SafeAuto expands beyond state minimum auto insurance coverage
SafeAuto, an insurer that specializes in the minimum amount of auto insurance required in its 16-state territory, is expanding its insurance options.
For years, the company has catered to drivers seeking just enough insurance to meet state requirements and drive legally. Then in early 2011, SafeAuto tested policies that offered more than minimum liability coverage in Indiana. Plans are under way to introduce enhanced coverage in Ohio and other states during the coming year.
While SafeAuto will continue to offer minimum coverage, the company’s shift toward higher-coverage policies meets a change in consumer demand, says Jon Diamond, president of SafeAuto. “We are in a good position to retain this evolving customer by offering more choices and higher limits,” Diamond says.
|Clay Guida (right), a mixed martial arts fighter in the UFC, appears in an ad for SafeAuto.|
The expanded offerings will include collision and comprehensive coverage, as well as uninsured and underinsured motorist coverage. All of those types of coverage are optional.
The change – from offering minimum-only policies to what the company calls “Morenimum” policies – could affect millions of motorists.
SafeAuto’s change “may have a big effect” on its 16-state coverage area but not on other states, says Kevin Lynch, assistant professor of insurance at The American College in Bryn Mawr, Pa. “Insurance is very state-specific,” Lynch says.
After getting its start in 1993, SafeAuto has offered state minimum auto liability coverage to consumers in pockets of the United States. Today, the company operates in 16 states: Ohio, Indiana, Kentucky, Georgia, Pennsylvania, South Carolina, Tennessee, Louisiana, Mississippi, Illinois, Missouri, Arizona, Oklahoma, Texas, Kansas and Virginia.
Understanding minimum coverage
Forty-eight states require drivers to carry liability insurance; only Iowa and New Hampshire do not make it mandatory. Those 48 states also have established laws regarding the minimum amount of coverage drivers must have. Eli Lehrer, vice president of The Heartland Institute, a nonprofit research and education organization, says that in most states, the minimum coverage offers protection mainly for other drivers.
The minimum liability limit varies from state to state. To find out the minimum where you live, visit /auto-insurance-state-minimum-liability.
State insurance coverage requirements generally consist of three figures: in Indiana, for instance, state liability limits are currently set at 25/50/10, or 25,000/50,000/10,000. Here is a breakdown of what those numbers mean:
• First figure: $25,000 refers to bodily injury liability. The amount covers injuries you, as a driver or policyholder, cause to another person in a car crash.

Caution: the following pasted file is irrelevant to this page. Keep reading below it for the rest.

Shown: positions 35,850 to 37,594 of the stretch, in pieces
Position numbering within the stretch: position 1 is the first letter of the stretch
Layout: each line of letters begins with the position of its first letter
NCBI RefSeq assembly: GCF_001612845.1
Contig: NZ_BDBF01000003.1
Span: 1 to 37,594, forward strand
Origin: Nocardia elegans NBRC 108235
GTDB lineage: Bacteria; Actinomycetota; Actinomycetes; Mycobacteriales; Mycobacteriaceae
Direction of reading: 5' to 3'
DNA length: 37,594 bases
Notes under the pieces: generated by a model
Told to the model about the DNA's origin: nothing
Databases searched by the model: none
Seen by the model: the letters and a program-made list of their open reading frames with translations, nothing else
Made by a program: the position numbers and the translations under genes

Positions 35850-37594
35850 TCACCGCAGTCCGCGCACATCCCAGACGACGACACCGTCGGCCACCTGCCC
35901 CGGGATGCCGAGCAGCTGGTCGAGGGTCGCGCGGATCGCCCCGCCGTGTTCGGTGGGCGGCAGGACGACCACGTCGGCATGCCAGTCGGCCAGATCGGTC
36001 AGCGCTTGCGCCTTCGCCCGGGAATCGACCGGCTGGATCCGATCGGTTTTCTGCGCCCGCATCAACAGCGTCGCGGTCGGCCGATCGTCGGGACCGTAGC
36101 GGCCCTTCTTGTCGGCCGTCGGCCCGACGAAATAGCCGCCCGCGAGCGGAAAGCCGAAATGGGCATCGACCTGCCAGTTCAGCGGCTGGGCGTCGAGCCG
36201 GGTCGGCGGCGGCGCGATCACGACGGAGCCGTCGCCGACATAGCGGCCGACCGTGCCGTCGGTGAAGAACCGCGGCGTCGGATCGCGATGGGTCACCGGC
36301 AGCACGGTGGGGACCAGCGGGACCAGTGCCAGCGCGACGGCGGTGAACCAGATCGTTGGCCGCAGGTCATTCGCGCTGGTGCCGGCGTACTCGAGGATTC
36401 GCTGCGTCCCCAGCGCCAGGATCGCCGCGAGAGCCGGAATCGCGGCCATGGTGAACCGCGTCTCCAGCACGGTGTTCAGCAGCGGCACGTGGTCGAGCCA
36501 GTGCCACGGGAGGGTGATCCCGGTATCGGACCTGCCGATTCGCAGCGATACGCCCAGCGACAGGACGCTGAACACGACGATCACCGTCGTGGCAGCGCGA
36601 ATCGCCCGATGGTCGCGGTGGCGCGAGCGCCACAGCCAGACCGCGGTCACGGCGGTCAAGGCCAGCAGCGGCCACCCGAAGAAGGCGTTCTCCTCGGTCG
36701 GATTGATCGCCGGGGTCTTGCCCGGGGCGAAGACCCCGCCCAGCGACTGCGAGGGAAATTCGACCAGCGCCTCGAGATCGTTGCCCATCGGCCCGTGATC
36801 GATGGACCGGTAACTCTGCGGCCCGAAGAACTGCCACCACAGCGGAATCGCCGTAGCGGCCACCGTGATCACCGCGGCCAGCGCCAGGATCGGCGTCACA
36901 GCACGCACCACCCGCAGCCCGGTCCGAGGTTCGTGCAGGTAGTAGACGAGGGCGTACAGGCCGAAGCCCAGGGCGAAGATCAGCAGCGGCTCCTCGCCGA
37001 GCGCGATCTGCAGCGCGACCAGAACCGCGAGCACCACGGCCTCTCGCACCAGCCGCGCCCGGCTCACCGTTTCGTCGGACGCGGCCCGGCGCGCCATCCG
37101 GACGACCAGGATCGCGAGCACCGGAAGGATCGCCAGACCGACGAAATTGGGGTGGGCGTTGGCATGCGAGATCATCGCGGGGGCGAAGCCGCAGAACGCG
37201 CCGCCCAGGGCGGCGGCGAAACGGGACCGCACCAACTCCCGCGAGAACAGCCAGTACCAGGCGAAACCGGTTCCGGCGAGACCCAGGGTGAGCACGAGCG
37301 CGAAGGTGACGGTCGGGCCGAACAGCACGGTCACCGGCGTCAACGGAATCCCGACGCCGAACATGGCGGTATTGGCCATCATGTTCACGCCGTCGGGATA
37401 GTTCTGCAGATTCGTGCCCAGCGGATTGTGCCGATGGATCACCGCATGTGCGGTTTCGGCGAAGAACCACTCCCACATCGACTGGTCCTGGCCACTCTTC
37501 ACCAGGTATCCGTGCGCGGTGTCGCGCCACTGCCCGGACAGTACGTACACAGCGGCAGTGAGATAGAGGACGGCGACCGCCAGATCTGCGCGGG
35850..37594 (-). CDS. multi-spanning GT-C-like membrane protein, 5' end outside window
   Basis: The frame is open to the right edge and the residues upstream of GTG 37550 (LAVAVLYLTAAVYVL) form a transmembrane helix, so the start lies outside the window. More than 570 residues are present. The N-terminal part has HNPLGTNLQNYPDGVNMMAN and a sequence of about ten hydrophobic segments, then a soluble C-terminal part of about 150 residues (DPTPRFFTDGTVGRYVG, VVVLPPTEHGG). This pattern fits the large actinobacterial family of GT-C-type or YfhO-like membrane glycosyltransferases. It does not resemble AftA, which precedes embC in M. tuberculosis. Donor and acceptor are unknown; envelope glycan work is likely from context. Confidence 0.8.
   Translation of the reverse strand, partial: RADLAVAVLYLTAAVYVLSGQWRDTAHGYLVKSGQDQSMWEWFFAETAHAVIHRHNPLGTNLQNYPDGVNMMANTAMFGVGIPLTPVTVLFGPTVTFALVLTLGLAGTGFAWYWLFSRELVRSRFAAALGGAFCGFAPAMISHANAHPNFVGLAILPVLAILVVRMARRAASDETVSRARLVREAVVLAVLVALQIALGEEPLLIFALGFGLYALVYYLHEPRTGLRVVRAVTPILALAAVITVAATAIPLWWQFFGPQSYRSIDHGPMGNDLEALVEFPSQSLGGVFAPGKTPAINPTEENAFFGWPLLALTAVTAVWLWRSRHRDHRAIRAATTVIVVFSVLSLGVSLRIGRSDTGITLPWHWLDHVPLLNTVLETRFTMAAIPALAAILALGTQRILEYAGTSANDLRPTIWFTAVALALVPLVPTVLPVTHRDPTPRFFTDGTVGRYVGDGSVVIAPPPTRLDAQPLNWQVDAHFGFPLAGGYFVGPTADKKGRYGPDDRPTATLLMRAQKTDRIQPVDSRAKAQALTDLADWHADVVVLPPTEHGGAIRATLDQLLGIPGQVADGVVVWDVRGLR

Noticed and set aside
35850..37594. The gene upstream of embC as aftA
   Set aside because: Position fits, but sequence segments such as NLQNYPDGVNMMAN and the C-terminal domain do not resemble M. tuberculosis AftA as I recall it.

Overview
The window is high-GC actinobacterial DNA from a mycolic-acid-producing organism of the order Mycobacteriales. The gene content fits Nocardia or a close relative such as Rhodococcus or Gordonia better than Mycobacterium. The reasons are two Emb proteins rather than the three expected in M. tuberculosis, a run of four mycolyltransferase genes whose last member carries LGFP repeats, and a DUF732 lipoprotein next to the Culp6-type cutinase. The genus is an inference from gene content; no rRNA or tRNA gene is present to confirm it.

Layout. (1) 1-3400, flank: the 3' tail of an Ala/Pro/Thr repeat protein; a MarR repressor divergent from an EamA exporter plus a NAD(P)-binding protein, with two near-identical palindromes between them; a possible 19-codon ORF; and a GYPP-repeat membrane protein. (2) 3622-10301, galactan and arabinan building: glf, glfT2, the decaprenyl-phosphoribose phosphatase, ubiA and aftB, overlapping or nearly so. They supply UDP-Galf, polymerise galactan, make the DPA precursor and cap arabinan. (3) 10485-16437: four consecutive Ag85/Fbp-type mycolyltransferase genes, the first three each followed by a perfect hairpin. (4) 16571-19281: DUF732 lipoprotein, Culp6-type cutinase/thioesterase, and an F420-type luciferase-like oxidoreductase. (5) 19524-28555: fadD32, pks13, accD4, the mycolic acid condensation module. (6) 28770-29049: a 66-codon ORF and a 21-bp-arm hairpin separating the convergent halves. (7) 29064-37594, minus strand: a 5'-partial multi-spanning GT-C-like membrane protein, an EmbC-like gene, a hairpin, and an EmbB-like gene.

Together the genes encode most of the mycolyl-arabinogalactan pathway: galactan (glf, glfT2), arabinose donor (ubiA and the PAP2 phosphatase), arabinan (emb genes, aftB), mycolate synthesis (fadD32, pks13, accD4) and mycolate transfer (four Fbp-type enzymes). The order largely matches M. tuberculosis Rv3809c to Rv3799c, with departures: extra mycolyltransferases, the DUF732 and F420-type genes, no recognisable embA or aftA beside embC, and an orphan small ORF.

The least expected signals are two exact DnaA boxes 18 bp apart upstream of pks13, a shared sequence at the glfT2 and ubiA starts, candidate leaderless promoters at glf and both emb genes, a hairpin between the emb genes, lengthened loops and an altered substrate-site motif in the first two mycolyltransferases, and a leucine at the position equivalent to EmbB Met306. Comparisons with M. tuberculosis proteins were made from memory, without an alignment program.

• Second figure: $50,000 consists of bodily injury liability. This amount covers all injuries (up to $25,000 per person) in one accident.
• Third figure: $10,000 refers to property damage liability. It covers the damage or destruction you may cause to someone else’s property. In most cases, this refers to that person’s vehicle. It also could include buildings, telephone poles, fences or other structures your auto crashes into.
Drivers in Indiana looking for just the minimum coverage of 25/50/10 can find it through companies such as SafeAuto. The company now offers coverage up to 50/100/25 for motorists in Indiana.
Should you get more than the minimum?
While minimum coverage is readily available, most consumers will find more options to sift through as they look for an auto insurance policy. “Many companies sell more than just minimum coverage,” says Robert Hunter, director of insurance for the Consumer Federation of America.
Here is a list of criteria to help you decide whether minimum liability coverage is enough for your situation:
• Check your assets. Some consumers, especially those in the lower-income bracket, will find minimum coverage is their best option. “If you don’t have a lot of assets, minimum is probably fine,” Lehrer says.
• Understand the risks. For those with middle- and upper-level incomes, however, is it financially sound to drive around with just minimum coverage? “No,” says Lynch, the insurance professor. “In fact, it’s dangerous. If you’re carrying $15,000 in coverage and have to pay for a Lexus you wreck, where will the other $30,000 come from to cover it?”
• Compare companies. Regardless of whether you’re buying a minimum policy or more, you should compare your options, Hunter recommends. Start at your state’s insurance department website, where you can find information on insurers that are licensed to do business where you live.
• Ask about prices. It’s natural to assume that getting more coverage on your auto insurance policy will increase the price tag, but don’t be afraid to ask about the difference, Lynch says. If you’re a good driver with a solid record, getting more coverage may not increase your premiums dramatically. And the extra coverage may be just what you need to keep your assets how you want them: safe and sound.